Researchers at St. Jude Children’s Research Hospital in Memphis, TN, conducted a study using two different treatments for leukemia, mercaptopurine (MP) and methotrexate (MTX).35 The researchers tested four different treatment scenarios:
i. MP: MP alone
ii. H-MTX: A high dose of MTX (H-MTX) alone
iii. MP + L-MTX: MP in combination with a low dose of MTX (L-MTX)
iv. MP + H-MTX: MP in combination with a high dose of MTX (H-MTX)
The researchers reported, “Based on changes in gene expression, we identified 124 genes that accurately discriminated among the four treatments.” What the study showed is that the isolated treatments, MP alone and H-MTX alone, generated much more activity than the combination treatments, MP + MTX, did. Specifically, the researchers reported that “Only 14% of genes that changed when these medications were given as single agents also changed when they were given together.” If I’m understanding this correctly, when MP and MTX were administered separately, a total of 124 different genes reacted. However, when the two treatments were combined and administered together, only 17 of the original 124 genes still reacted under the new scenario. In this case, then, a lot of activity was prevented (perhaps unwanted side effects) by combining the treatments, rather than by administering either of them separately.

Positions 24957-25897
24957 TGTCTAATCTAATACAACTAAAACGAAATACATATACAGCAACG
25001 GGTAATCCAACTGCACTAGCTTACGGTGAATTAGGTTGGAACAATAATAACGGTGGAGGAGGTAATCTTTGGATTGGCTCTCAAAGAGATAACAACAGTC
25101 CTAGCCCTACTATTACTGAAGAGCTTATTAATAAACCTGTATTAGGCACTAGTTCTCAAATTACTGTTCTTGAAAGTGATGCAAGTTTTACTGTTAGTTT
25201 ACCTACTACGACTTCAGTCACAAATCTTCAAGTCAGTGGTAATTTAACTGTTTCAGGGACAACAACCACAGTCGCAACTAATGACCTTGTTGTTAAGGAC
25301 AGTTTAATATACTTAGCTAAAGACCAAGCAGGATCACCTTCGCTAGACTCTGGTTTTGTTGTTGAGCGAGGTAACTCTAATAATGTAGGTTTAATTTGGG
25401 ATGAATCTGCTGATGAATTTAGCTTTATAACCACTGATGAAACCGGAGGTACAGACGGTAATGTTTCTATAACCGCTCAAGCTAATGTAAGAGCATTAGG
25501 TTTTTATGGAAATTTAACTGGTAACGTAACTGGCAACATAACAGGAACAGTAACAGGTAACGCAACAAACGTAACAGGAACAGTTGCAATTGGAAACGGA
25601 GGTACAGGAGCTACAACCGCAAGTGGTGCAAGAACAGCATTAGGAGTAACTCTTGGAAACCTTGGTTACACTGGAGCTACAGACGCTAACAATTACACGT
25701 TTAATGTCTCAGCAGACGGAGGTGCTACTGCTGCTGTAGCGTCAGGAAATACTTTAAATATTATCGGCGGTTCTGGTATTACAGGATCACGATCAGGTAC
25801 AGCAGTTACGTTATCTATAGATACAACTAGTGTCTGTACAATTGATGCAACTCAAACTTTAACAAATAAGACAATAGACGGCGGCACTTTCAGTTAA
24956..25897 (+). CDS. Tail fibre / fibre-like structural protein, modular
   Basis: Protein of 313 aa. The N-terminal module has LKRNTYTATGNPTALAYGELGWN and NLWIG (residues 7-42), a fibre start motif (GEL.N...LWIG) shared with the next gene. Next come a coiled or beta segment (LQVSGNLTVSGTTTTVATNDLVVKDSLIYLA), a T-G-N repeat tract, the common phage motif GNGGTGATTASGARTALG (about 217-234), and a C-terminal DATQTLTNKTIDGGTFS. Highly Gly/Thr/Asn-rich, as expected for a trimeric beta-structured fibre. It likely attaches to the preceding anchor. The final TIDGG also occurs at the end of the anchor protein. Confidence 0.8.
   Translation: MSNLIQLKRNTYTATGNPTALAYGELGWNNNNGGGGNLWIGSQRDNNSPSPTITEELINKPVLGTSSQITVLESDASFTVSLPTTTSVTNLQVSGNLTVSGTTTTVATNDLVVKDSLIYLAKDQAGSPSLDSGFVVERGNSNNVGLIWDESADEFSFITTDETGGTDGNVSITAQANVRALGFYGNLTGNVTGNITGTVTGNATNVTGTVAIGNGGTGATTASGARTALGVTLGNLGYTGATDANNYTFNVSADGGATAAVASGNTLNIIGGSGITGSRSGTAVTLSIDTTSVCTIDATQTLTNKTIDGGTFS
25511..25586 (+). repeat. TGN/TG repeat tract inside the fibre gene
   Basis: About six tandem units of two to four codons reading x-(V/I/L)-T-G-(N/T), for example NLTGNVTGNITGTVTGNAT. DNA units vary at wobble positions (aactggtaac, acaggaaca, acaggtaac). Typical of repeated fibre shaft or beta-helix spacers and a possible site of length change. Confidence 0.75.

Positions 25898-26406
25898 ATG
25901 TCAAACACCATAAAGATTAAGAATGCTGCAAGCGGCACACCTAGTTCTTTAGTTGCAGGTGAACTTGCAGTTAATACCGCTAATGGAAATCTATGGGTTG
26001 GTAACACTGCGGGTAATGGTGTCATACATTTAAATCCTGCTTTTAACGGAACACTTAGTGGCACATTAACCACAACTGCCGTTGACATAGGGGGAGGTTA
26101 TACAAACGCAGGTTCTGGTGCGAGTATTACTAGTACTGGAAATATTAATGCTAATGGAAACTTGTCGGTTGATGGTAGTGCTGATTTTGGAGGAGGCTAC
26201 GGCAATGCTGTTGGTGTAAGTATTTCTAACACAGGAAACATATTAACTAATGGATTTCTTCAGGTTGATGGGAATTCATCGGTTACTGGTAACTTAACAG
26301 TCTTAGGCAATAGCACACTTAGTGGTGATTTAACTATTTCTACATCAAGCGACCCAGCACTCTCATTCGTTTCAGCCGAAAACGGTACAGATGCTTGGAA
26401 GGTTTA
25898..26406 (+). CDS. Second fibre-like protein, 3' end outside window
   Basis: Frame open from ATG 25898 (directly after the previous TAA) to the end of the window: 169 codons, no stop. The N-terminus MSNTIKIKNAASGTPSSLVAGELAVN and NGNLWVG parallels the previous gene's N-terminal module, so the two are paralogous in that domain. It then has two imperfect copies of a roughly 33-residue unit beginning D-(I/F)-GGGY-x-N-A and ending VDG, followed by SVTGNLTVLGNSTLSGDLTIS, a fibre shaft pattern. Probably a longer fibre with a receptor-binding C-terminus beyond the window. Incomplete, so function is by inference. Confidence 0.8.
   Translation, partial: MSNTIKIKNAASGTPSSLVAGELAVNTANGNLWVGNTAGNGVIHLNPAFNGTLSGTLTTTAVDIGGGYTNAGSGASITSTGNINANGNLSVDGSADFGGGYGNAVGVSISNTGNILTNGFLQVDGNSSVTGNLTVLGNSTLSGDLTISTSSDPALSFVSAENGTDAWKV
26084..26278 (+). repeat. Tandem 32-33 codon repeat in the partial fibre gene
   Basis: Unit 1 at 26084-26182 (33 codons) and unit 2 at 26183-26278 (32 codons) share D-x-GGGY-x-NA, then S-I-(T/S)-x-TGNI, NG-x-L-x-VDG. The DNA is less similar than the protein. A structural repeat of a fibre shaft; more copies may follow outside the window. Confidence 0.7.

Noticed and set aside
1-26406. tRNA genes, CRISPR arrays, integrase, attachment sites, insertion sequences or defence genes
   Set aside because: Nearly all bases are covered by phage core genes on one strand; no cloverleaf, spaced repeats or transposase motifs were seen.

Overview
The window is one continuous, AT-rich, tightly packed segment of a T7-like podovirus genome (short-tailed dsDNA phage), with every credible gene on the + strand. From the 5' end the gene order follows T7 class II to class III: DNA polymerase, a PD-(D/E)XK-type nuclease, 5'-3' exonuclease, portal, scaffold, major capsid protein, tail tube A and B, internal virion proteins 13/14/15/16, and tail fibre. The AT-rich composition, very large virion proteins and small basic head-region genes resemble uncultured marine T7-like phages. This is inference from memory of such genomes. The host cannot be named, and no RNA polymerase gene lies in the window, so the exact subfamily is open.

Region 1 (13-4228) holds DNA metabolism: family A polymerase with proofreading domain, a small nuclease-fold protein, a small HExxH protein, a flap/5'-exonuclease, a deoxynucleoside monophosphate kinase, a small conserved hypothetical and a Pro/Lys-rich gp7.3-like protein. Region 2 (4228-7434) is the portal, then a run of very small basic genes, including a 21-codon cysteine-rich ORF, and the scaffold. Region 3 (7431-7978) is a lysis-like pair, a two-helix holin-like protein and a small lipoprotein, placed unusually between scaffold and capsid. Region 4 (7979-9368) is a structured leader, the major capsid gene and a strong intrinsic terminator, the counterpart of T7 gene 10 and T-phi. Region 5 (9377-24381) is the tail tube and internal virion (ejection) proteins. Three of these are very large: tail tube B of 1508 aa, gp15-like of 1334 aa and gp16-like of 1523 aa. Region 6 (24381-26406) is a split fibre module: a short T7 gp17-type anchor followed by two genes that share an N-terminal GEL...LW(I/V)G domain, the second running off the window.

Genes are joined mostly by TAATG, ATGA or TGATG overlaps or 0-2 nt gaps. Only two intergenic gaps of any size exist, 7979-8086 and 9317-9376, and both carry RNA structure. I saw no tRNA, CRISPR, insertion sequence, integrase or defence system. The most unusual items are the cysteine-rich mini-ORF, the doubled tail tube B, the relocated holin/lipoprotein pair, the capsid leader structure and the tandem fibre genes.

What we have, then, is an inability for researchers to predict what will happen when separate treatments are combined, simply by knowing what will happen when the treatments are undertaken in isolation. In this case, researchers must now investigate not just single components in isolation, but all different combinations of the individual components. The number of tests researchers must conduct under this new paradigm is thus exponentially greater than the number needed under the old, one drug, one target paradigm. That’s the challenge.
The current environment in Western medicine is not amenable to implementing a new system that combines traditional Eastern and Western approaches, that is, the paradigm needed to address 21st healthcare problems. Many of the forces in the current Western system – much science and technology, the FDA approval process, provider methods of practice, payment systems, etc. – are geared toward supporting a one drug, one target paradigm. As such, several aspects of the current system must change to make the environment more receptive to the new paradigm. Specifically, Western society needs: a new mindset for participants in the healthcare system; new technologies compatible with combination therapies; standardization of supply of whole plant products; and new regulations supporting development, safety, and efficacy of combination therapies.
As mentioned earlier, the new omics and bioinformatics sciences and technologies have led to whole new understandings of systems biology. Unfortunately, the majority of the Western medicine community has long-since been entrenched in the old, one drug, one target environment. Consequently, the industry must change its training and practice perspectives, from those centered around isolated bioactive agents and generic targets, to those that are more consistent with holistic conceptions of living organisms, one which recognizes both the homogeneous, as well as the heterogeneous, nature of patients (36).